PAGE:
Dossier: Strong mind

Always putting things off?

Do you let everything build up until you’re in a mad panic and get nothing done, or does waiting until the last minute mean you’re more inspired and tackle the jobs with more gusto? Two experts explore the pros and cons of procrastination.

Text: Karin Hänzi; photo: iStock

Procrastination – constantly putting off or delaying tasks until the last minute. At worst, you put things off until you don’t get the task done on time or only under great stress. Occupational psychologist Petra Schmid often observes this phenomenon in people who work independently and have to make sure they complete their to-do lists themselves. “Students and journalists, for example, often suffer from this problem,” says Schmid.

The pros of procrastination

Active procrastination can actually be a good thing, for example if you know you work well under pressure. “You are forced to work efficiently, and delaying tasks can be a form of preparation. Everything done in the run-up to the completion of the task flows into the process, which means you may approach the matter in a more creative and inspired way,” says Schmid. 

Career and talent consultant Susanne Pladeck also sees positive sides to procrastination: “Active procrastination, for example sleeping on important decisions, can be useful. It buys you time to rethink your priorities and follow your gut.” 

Paralysing cycle: the disadvantages of procrastination

However, passive procrastination can be dangerous if you put tasks off because you can’t help it. “This leads to a vicious circle of pressure, a guilty conscience and stress. Ultimately, this can even lead to depression,” says Schmid. With most people it doesn’t usually get this far, but it is proven that passive procrastination can reduce performance and is more likely to cause disagreements within a team. If other people are dependent on jobs being completed on time, procrastination can be very unpleasant for everyone in the long run.

However, active procrastination should also be used sparingly: “For example, if you always study for exams at the last minute, it’s likely that you’ll forget everything you’ve learned just as quickly.”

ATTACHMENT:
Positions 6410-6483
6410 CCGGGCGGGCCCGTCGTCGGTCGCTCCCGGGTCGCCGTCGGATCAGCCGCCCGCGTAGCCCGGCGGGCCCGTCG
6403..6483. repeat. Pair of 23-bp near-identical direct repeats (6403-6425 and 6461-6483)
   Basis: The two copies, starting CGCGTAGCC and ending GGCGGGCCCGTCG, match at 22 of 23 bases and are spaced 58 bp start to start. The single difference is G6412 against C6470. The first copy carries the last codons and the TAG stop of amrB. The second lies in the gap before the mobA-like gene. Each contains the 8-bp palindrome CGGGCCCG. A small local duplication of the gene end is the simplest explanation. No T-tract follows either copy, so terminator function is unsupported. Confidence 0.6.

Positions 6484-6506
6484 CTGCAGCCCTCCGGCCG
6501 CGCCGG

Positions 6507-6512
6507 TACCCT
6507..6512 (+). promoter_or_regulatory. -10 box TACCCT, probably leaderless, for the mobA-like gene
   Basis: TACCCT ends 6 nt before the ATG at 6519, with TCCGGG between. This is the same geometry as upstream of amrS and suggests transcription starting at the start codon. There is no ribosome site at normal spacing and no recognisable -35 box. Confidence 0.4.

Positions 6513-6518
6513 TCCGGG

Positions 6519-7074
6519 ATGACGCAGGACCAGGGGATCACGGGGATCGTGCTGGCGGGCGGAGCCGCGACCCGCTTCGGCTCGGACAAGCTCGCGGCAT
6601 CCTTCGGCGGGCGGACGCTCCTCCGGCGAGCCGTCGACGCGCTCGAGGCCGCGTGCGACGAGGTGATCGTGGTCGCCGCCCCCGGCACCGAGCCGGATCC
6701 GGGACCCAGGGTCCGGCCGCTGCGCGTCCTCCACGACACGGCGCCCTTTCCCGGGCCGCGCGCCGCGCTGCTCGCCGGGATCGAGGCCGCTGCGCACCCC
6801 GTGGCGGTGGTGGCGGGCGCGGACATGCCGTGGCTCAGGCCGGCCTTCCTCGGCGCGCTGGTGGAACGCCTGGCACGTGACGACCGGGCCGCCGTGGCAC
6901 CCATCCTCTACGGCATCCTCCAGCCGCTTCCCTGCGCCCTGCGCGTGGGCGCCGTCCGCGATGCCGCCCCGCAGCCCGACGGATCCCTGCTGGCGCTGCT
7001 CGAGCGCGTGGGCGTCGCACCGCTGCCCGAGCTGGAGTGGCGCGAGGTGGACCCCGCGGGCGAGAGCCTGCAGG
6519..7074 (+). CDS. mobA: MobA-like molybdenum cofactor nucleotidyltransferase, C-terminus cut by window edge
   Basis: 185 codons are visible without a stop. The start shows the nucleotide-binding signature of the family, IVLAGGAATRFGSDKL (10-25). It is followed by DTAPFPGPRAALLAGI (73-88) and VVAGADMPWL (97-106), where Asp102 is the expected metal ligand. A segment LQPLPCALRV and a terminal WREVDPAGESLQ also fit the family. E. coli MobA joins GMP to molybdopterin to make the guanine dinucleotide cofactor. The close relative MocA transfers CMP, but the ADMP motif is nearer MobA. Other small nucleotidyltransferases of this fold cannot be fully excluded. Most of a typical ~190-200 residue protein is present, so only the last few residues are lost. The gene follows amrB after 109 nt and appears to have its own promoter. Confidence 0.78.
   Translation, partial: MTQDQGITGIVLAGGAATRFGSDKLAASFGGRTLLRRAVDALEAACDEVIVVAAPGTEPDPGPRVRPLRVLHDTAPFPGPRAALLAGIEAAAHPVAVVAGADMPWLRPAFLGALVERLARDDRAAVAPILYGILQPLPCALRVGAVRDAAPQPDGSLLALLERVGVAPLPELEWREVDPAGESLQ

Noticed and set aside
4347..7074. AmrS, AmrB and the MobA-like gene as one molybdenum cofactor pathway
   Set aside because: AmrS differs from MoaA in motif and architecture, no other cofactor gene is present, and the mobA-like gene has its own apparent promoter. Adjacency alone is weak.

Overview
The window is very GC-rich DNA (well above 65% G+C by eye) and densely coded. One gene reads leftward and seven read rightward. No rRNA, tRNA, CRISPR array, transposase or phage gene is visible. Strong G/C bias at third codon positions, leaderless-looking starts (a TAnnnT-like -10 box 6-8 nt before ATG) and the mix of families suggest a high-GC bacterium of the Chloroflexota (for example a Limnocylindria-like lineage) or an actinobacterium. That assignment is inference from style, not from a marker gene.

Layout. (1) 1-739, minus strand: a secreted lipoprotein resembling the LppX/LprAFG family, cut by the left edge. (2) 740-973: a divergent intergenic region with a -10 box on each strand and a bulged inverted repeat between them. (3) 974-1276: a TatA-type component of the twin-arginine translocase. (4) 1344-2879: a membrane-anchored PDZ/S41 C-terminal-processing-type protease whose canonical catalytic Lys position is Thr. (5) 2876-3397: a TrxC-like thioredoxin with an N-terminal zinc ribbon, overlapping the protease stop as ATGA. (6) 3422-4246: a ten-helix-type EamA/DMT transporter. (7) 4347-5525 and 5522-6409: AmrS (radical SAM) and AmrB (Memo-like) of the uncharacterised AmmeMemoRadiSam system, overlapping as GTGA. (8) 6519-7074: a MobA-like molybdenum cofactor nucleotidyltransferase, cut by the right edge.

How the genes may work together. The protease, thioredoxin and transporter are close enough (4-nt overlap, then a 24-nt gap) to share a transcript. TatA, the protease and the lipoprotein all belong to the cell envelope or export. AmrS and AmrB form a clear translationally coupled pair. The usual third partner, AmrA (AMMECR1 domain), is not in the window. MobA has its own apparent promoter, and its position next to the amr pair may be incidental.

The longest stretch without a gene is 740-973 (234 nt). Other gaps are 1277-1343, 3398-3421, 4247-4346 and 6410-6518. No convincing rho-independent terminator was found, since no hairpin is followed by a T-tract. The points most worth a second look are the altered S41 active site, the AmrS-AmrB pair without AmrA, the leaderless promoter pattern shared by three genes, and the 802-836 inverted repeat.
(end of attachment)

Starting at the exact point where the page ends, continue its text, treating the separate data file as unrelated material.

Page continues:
Emotional procrastination

Susanne Pladeck sees another side to procrastination: “Putting off important career or life decisions, avoiding clarifying conversations and conflict, or delaying going to a coach or doctor if you feel physically or mentally unwell are also forms of procrastination.” This form of procrastination is almost always unhealthy because it means you’re no longer in control and you risk that the end result will be more unpleasant than it would have been if you’d made a decision, had an important conversation or been to see a professional straight away. In this case, life or another person takes the decision for you.

Pladeck also explains that, by procrastinating, you are likely not only to miss important deadlines, but also all manner of opportunities. “In no time at all, constant procrastination can turn potential successes and happiness into failures and disappointment. This, in turn, sabotages your self-esteem and your confidence in being able to live your life to the full.” As a result, you come under increasing pressure not only from other people, but also yourself. Or you may miss opportunities to realise your full potential. 

No one is totally safe from procrastination. We’ve all got things that we prefer to put off. It’s important to think about why and how long it goes on. In this case, talking to a friend or professional can help you get to the bottom of your procrastinating and find strategies to overcome it. 

Tips and tricks to prevent procrastination

Either way, if you know you’re a procrastinator, there’s no need to despair. Simple precautions can help you break the cycle:

  1. Block space in your calendar to complete the task or make the decision. Define a clear starting point and stick to it.
  2. Split the work into manageable chunks – be honest with yourself about how long it will take. Set realistic milestones. Adjust these milestones as necessary. Saying no to procrastination is a dynamic process. It’s about breaking habits, which doesn’t often work straight away. 
  3. Ask people to check in with you. Whether it’s a friend, colleague, family member or supervisor, getting other people involved makes you accountable and you’re less likely to put things off. Choose someone who is positive and supportive.
  4. Create checklists and tick the points off as you do them. This way you can see the progress you make.
  5. Be kind to yourself. Be proud when you achieve milestones and don’t be put off by setbacks. Rome wasn’t built in a day.

About the experts

Petra Schmid works as an occupational psychologist and associate professor at the Department for Management, Technology and Economics at ETH Zurich. Although she usually tackles her work quickly, in her private life she also puts things off from time to time – for example, buying Christmas and birthday presents. 

Susanne Pladeck works as a senior consultant for career and talent management at Talent Solutions, Right Management Zurich and also offers private coaching for people seeking to change careers. She applies procrastination to creative tasks because she works best under pressure in such cases.